Advanced filtering utilities in Vim


Substitution uses much the same options as Vim's built-in substitute command, which you can read about with the command :help:substitute. The command structure is either of the following:

:%Abolish -substitute -flags SEARCH_TERM REPLACEMENT

The substitution options include I, v, and w, just like searches. Additionally, substitution uses the g option to find and replace all instances of the search string (which is also the default behavior). The e option suppresses error messages, and n finds the number of instances but does not replace them.

The most useful flag is c. Ordinarily, vim-abolish replaces all instances without confirmation, but when the c flag is set, each replacement needs to be confirmed. Table 1 shows the c flag confirmation options. The last two might not be available, depending on how your copy of Vim was compiled.

Table 1

c Flag Confirmation Options


Make the change.


Do not make the change.


Change the current instance and exit.


Exit making no other changes.


Exit, changing the current instance and returning to the first instance.


Scroll up the file.


Scroll down the file.


Vim-abolish uses the unusual term "coercion" for changing the letter case of a selected word. Search for a word, and, with the cursor still in the word, enter one of the abbreviations in Table 2 to change the word to the desired case.

Table 2

Letter Cases for Coercion


CamelCase (the first letter of each syllable is capitalized)


Mixed case (the word combines uppercase and lowercase, in no special order)

crs or cr_

Snake case (syllables are separated by an underscore)


Lowercase Snake case


Dash case (syllables are separated by dashes; cannot be changed again)

If you regularly have multiple instances of words needing case changes, you might follow the advice in the README.markdown file, and install the command repeat.vim [3] to make your letter case editing easier.

Learning vim-abolish

There is no denying that vim-abolish is eccentric. Its name, as well as the names of some of its utilities, has no clear relation to its function. Nor does there seem to be a reason, other than user choice, for the support of two – three, actually – different command structures. Moreover, its four utilities have little more in common than the fact that they are all efficient ways of searching files.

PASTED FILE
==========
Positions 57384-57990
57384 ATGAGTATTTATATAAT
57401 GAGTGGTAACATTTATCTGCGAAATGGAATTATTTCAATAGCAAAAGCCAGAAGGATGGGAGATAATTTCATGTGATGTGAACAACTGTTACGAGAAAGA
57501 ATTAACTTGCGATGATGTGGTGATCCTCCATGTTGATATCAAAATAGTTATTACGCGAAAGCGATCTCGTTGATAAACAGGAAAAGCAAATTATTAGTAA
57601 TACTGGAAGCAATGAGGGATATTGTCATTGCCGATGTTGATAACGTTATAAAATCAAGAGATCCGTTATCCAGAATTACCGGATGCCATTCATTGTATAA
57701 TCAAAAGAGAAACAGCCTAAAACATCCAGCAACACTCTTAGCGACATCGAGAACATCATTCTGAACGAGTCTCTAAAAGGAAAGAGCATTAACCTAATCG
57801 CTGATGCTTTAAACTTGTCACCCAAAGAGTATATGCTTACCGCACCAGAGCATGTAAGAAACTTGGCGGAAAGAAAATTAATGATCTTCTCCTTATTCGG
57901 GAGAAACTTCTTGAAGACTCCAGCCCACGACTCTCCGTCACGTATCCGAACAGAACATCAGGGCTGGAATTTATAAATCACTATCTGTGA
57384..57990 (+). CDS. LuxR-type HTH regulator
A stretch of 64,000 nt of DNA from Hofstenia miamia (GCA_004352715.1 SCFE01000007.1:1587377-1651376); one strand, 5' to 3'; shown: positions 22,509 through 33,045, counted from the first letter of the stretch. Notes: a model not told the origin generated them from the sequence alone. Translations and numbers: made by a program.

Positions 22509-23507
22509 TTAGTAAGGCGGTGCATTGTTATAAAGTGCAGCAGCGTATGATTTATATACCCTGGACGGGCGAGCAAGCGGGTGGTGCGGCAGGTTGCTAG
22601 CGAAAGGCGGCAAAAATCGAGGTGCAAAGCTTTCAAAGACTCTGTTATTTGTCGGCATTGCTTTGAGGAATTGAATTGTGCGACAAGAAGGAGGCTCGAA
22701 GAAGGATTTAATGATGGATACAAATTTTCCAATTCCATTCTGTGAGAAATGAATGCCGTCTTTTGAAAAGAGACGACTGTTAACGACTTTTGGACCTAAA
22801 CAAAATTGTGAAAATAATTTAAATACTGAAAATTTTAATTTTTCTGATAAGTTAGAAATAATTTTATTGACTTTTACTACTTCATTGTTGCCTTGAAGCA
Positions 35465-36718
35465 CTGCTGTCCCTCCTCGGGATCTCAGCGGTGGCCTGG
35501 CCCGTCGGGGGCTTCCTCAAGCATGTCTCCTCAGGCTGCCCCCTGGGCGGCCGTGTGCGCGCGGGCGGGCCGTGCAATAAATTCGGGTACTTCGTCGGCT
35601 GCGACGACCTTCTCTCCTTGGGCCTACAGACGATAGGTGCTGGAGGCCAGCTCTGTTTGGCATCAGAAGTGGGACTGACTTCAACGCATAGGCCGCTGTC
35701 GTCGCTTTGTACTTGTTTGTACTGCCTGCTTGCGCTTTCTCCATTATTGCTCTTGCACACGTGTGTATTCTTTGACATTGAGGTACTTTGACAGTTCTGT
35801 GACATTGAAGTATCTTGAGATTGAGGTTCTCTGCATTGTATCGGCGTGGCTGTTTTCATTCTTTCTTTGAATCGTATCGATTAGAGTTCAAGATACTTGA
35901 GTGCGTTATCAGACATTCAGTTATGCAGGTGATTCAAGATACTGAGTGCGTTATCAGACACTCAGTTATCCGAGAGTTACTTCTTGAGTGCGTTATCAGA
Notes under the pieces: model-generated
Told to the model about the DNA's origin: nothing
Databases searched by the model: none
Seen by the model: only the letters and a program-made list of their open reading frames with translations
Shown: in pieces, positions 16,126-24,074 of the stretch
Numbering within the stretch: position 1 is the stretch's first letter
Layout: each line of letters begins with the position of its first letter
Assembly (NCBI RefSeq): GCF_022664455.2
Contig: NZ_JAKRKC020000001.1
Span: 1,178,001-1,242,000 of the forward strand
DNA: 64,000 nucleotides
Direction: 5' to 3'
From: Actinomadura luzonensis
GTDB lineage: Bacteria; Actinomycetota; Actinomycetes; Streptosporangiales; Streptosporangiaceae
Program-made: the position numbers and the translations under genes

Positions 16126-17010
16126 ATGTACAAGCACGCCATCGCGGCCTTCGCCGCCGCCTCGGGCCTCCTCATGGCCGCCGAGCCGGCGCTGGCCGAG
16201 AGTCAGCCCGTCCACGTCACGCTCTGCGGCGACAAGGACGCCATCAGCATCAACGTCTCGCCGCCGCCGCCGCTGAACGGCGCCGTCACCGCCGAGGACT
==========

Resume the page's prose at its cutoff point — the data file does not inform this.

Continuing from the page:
Still, the eccentricity is not nearly as great as it first appears. Abbreviation is a more powerful version of Vim's substitution, and the vim-abolish search is an enhancement of Vim's version. You can also increase the consistency of vim-abolish by using Subvert rather than Abolish to structure your commands.

Undoubtedly, the biggest obstacle to using vim-abolish is writing advanced search patterns. Although the options are straightforward, thinking out the permutations of different word variations can be challenging. You can expect some trial and error, both to eliminate false positives and to ensure that every instance of a string is found.

Yet despite these obstacles, vim-abolish can save you time and customize Vim to your liking. These advantages make vim-abolish one of the essential plugins for many users, regardless of whether they use Vim for programming or as a general text editor.

The Author

Bruce Byfield is a computer journalist and a freelance writer and editor specializing in free and open source software. In addition to his writing projects, he also teaches live and e-learning courses. In his spare time, Bruce writes about Northwest Coast art. You can read more of his work at

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